Optic atrophy affects the optic nerve, which is made up of over one million highly myelinated neurons that do not express regenerative capabilities like other peripheral nerves. There are four distinct regions of the optic nerve which include the intracranial, intracanalicular, intraorbital and intraocular parts. A healthy optic nerve internally reflects the light of an ophthalmoscope to the capillaries and back to the disk surface producing a pinkish-yellow color. Once damage occurs to the optic nerve the axons lose their reflective properties resulting in a pale color. Furthermore, in optic atrophy the Kestenbaum count (total quantity of optic disk capillaries) reduces from around 10 to fewer than 6, which may also contribute to the pale appearance upon examination of the optic disk.
Optic atrophy may be classified based on the origin and direction of degeneration. During anterograde degeneration, the origin of degeneration is the retina which progresses in the direction of the brain. In this type of optic atrophy the bigger axons degenerate faster than the smaller axons. Conversely, during retrograde degeneration, the origin of degeneration is the region of the axon closer to the brain which progresses in the direction of the eye. Finally, during trans-synaptic degeneration, which occurs in the womb or in infancy, the destruction of an optic neuron leads to the degeneration of another optic neuron on the opposite side of the synapse.
Another way to classify optic atrophy is through the cause of nerve damage. Optic nerve or pituitary tumors, trauma and multiple sclerosis may cause primary optic atrophy, which is characterized by ordered degeneration of nerves that does not result in changes to the structure of the optic nerve. Papilledema may cause secondary optic atrophy, which is characterized by obvious nerve degeneration leading to a buildup of glial tissue. Retinal artery occlusion, myopia and retinitis pigmentosa may cause consecutive optic atrophy, which is characterized by a pale waxy disk with shrunken arteries but no change in margins or physiologic cup. Glaucoma may cause glaucomatous optic atrophy, which is characterized by severe cupping of the optic disk. Vitamin deficiency, trauma and multiple sclerosis may cause temporal pallor. Disease classification is usually established through functional tests of the optic nerve.
The different types of inherited optic atrophy include ADOA, AROA, Behr optic atrophy and Leber optic atrophy  . The mutation responsible for ADOA is found within the mitochondrial dynamin like GTPase (OPA1) gene located at position q29 on chromosome 3. A mutation in the OPA2 gene found on the X chromosome causes X-linked optic atrophy and AROA is caused by a mutation in the 3-methylglutaconic aciduria, type 3 (OPA3) gene found at location q13.32 on chromosome 19.
The majority of factors that cause optic atrophy are unavoidable, however, there are some things that can be done to prevent this disease. Since high blood pressure is one factor that promotes optic atrophy, patients should closely monitor and try to maintain a healthy blood pressure. Any practices that reduce the risk of face injuries, including seat belt usage while driving, will help to lower the chances of developing optic atrophy. Regular glaucoma exams are also recommended to prevent optic atrophy. Methanol, which is linked to optic nerve damage and present in some homemade alcohols, should be avoided.
Optic atrophy is a genetic disease that can be autosomal dominant or autosomal recessive. The autosomal dominant form of optic atrophy (ADOA) requires only one copy of the defective gene in order for a patient to be affected, whereas, the autosomal recessive form (AROA) requires both copies of the defective gene to be present . Therefore, individuals carrying one copy of the AROA gene will not display symptoms. A maternally inherited form of optic atrophy known as Leber's hereditary optic neuropathy (LHON) primarily affects men and is leading to blindness from the ages of 20 to 30 years of age . The etiology of LHON is not well established and is thought to be caused by a combination of genetic and environmental factors. Some patients with LHON may regain sight for unexplained reasons and LHON is linked to other neuropathies, such as Alzheimer disease, glaucoma and Parkinson's disease. Along with genetic factors, acquired factors include local inflammation, papilledema, increased local pressure (from a tumor, glaucoma or aneurysm), retinal disease, other neurological disorders, diabetes and hypoperfusion or injury of the optic nerve. Lifestyle choices including consuming high levels of alcohol and smoking are also associated with optic atrophy. Additionally, vitamin deficiency, specific blood pressure drugs and antibiotics have been shown to be linked to the development of optic atrophy.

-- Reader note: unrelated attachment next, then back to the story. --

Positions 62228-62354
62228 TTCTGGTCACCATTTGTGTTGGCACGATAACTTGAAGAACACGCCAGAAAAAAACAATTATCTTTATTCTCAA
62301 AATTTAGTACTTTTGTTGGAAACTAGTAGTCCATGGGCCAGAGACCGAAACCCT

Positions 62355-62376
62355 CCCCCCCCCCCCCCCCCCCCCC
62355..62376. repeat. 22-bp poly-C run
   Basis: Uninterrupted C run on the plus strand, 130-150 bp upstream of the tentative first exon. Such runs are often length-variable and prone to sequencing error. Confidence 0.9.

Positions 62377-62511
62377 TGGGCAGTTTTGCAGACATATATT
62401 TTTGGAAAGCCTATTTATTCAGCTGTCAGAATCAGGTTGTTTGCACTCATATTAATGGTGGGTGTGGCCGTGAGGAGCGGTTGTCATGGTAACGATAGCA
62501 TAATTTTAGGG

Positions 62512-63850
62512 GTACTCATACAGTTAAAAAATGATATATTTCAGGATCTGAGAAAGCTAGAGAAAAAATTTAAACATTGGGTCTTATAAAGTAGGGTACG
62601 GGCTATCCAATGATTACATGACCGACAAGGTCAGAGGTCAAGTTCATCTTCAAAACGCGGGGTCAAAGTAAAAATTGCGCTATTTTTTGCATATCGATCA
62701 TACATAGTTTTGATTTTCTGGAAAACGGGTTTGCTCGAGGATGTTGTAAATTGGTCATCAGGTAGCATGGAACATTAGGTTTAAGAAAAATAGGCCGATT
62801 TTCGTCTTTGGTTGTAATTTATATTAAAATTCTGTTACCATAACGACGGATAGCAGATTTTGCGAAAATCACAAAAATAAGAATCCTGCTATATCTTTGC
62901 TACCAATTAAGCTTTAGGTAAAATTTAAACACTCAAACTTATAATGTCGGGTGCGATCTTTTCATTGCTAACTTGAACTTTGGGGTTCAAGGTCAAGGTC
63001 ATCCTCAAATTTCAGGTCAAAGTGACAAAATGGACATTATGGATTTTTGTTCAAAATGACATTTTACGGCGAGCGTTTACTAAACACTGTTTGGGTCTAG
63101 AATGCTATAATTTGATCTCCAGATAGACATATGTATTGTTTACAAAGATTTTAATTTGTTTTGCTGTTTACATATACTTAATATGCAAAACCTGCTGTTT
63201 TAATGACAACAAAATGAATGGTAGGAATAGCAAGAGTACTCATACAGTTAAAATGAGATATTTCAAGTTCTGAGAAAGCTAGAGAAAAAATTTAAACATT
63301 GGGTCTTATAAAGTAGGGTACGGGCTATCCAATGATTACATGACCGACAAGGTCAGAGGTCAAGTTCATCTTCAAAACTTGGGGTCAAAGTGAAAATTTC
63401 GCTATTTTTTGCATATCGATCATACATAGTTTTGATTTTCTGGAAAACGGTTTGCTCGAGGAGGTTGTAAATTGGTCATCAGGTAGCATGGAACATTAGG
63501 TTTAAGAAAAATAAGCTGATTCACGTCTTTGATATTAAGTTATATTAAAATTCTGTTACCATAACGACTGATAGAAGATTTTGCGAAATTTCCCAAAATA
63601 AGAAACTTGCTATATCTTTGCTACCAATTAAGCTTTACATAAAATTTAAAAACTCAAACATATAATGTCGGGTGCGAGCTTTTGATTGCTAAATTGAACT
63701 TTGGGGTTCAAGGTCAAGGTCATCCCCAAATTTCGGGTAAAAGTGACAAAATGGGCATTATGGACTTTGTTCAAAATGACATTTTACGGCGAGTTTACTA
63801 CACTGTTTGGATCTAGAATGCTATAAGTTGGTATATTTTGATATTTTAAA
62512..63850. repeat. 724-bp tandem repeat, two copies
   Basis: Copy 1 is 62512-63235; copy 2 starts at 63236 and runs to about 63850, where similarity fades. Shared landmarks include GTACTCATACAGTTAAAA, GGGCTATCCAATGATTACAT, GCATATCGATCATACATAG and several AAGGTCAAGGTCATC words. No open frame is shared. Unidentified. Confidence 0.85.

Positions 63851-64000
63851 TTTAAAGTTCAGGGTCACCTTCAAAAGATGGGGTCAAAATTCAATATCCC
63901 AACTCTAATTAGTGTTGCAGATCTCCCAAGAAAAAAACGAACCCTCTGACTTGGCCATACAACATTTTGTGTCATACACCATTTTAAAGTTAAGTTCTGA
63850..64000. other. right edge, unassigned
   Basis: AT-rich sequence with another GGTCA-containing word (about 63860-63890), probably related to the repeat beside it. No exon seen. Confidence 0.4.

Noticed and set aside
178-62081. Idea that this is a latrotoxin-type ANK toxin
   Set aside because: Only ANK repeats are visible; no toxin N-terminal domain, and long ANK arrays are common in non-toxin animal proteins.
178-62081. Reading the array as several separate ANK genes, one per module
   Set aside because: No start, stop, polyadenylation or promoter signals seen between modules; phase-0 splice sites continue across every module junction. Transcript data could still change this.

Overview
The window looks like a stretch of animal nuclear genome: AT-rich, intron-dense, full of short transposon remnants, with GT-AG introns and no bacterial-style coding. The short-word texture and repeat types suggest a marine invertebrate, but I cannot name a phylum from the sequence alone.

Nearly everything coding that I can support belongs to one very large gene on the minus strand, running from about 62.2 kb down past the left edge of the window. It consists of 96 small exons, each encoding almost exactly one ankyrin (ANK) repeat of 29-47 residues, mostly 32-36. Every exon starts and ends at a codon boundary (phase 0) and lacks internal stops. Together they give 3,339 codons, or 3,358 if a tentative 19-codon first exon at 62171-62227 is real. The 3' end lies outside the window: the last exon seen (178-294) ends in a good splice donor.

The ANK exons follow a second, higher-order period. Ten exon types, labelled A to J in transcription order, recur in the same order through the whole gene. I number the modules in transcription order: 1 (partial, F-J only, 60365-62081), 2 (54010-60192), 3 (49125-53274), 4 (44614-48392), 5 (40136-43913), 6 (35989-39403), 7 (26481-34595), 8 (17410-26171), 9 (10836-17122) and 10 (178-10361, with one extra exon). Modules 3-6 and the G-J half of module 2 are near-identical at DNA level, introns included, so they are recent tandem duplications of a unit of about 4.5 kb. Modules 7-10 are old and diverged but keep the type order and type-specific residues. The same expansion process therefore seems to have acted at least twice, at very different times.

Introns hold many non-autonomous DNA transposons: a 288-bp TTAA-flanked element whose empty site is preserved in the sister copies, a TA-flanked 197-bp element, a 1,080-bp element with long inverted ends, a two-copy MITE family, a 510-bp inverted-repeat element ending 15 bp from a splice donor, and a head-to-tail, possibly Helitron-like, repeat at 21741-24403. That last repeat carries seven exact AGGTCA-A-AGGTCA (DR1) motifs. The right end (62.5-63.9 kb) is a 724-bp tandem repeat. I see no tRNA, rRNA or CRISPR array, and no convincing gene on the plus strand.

Optic atrophy is degeneration of the optic nerve which causes impairment in vision (central, peripheral and color) and potentially blindness. The causes of optic atrophy include genetic, local and systemic factors that cause optic nerve damage such as inherited dominant or recessive gene mutations, injuries, infection, ischemia, tumors, poisons and hydrocephalus. This disease may begin at any age and is associated with symptoms that include blurry vision, impaired color and peripheral vision and decreased visual acuity. Diagnosis of optic atrophy can be achieved through eye exams, medical imaging procedures or nerve function tests. Patients with optic atrophy will display a pale white optic nerve instead of the classic pink appearance upon inspection with an ophthalmoscope. Other simple tests that can be done to verify optic atrophy include assessment of pupils, acuity, color vision and peripheral vision. In some cases, imaging studies, such as computed tomography and magnetic resonance imaging, are performed to verify location and extent of nerve damage. Currently, optic atrophy is an irreversible condition. Physicians will try to protect the optic nerve from further damage in order to prevent further impairment of vision. The type of treatment will depend on the cause of optic atrophy and aim at resolving the causative factors.